To calculate the equivalent value for other periods use the formulae Aeq8 = a √T/8 where T = hours

Aeq4 and Aeq16 are also used in some vibration exposure applications.

See also • hand arm vibration • vibration at work regulations • vibration dose value • whole body vibration

**ACGIH - American Conference of Industrial Hygienists**

See also acoustic impedance and related topics

**Acoustic Impedance (Z)** is the ratio of the sound pressure to the volume velocity so Z = p/U

See also • acoustic admittance • acoustic ohm • acoustic resistance • characteristic acoustic impedance • characteristic impedance of a medium • complex acoustic impedance • conjugate impedances • driving point impedance • impedance • specific acoustic impedance • specific wall impedance • transfer impedance

**Acoustic Louvres** includes sound-attenuating baffles for reduction of airborne sound.

● Note

See also acoustic impedance and related topics

See also • audible sound • oscillation

● Note the unit is the radian per metre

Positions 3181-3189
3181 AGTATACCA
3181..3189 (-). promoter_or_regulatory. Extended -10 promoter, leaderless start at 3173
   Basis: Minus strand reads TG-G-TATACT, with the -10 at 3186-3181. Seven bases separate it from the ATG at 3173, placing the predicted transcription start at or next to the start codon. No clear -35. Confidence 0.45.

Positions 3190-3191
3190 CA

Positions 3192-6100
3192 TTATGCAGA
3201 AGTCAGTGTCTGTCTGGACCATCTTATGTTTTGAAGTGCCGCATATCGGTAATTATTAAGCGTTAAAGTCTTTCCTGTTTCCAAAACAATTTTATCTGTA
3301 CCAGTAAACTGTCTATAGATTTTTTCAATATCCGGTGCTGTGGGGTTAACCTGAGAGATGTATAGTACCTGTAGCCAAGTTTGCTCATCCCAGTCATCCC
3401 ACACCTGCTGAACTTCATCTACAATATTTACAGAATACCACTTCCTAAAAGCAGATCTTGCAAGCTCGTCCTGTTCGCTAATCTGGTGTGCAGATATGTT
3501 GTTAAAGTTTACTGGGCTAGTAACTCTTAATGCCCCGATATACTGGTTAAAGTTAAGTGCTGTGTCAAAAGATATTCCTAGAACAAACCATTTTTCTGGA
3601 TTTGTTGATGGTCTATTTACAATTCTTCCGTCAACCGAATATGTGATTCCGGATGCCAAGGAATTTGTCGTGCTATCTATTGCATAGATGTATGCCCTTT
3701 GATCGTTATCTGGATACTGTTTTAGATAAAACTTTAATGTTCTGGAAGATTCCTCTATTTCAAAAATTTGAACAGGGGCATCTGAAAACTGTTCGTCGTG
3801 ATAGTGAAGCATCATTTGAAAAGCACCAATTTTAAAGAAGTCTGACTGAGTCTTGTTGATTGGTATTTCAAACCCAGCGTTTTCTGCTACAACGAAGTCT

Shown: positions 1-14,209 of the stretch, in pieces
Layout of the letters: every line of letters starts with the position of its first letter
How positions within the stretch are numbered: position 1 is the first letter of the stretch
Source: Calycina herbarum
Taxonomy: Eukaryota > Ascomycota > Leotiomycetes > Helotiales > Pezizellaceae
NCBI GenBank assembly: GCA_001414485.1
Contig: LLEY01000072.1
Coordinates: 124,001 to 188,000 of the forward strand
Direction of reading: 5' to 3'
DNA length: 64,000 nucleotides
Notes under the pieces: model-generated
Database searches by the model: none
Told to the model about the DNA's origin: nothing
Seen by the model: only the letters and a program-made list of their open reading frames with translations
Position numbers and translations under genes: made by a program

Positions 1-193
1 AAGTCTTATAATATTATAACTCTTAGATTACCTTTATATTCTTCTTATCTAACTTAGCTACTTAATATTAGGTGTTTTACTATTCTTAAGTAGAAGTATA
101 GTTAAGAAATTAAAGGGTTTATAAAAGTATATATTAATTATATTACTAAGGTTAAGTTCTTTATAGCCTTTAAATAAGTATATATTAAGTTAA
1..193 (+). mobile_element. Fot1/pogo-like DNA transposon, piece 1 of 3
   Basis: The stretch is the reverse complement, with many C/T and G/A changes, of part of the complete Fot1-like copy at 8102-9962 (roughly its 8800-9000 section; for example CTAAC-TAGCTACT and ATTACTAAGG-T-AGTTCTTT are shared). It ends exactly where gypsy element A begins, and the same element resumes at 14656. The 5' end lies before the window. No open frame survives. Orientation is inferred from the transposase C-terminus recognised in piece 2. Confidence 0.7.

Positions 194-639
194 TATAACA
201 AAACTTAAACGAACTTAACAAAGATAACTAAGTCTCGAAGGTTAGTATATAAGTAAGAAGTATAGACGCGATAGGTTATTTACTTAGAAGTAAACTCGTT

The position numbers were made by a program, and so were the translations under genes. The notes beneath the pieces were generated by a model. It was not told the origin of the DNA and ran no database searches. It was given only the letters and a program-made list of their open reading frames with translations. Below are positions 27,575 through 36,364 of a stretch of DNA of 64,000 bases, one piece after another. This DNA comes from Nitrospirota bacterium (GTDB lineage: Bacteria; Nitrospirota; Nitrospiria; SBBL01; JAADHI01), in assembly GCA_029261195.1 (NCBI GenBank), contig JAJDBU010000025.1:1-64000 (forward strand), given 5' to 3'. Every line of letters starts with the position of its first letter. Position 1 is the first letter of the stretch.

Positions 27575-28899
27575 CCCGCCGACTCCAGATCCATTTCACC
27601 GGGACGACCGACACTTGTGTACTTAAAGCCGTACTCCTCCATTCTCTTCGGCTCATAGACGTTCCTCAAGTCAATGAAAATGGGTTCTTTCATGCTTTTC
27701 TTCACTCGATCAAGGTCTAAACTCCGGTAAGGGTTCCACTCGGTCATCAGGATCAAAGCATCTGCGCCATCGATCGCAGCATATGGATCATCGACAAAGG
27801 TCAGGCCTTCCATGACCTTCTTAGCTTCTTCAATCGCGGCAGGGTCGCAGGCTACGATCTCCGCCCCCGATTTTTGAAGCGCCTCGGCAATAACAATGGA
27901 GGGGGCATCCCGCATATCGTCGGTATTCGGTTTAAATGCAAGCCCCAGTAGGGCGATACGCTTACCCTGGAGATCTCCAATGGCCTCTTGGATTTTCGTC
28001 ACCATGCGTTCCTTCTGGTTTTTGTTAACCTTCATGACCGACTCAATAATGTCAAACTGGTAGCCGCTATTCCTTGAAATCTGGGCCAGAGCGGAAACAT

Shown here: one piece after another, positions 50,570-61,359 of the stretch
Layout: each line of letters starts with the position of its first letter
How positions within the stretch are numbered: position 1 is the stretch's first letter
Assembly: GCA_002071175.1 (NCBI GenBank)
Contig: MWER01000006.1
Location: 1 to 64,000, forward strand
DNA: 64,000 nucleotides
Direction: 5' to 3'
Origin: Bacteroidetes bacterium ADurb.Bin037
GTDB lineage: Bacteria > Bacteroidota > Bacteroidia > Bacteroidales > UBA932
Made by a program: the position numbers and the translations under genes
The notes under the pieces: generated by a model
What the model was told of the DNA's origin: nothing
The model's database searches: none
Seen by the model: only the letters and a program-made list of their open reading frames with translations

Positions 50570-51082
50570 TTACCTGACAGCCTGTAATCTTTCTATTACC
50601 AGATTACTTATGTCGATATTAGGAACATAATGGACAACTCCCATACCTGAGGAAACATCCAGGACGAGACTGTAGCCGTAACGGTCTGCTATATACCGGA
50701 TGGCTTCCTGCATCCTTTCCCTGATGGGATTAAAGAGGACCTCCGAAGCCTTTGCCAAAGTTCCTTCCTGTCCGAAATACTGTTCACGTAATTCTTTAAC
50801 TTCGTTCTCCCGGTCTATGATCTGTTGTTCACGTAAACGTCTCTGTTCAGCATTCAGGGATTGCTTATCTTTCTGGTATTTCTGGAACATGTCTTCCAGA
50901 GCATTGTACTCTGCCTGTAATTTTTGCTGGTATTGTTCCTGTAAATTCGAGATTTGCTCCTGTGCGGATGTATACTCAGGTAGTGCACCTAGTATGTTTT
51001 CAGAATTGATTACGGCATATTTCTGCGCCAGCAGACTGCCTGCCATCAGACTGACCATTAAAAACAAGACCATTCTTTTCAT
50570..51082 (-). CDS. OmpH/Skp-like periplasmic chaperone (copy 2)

Acoustic Reference Levels

Acoustic Reference Wind Speed

See also acoustic impedance and related topics

See also • audible sound • oscillation

See also • acoustic admittance

Age Related Threshold Shift

**Airborne Sound** reaches the point of interest through air.

**Airborne Sound Insulation Index (Ia'')**, former name for - weighted apparent sound reduction index, R'w

**Air Condenser Microphones** are widely used in noise measurements because they offer the best linearity, frequency range and high stability. **Because of their importance we have prepared more details under** measurement microphones

**Algorithm** a specific procedure for solving problems. An FFT - fast fourier transform is an algorithm.

**Aliasing** digital sampling requires the analogue signal to be sampled at twice the frequency of interest otherwise aliasing occurs. If the signal is not filtered to eliminate the high frequencies, they appear as 'false' lower frequency signals. Once 'introduced' these aliased signals cannot be distinguished from valid sampled data.

**Amax** : maximum RMS acceleration.

Other noise descriptors • background noise • broadband noise • narrowband noise • periodic • pink noise • pseudo random noise • random noise • residual noise • specific noise • white noise • wideband noise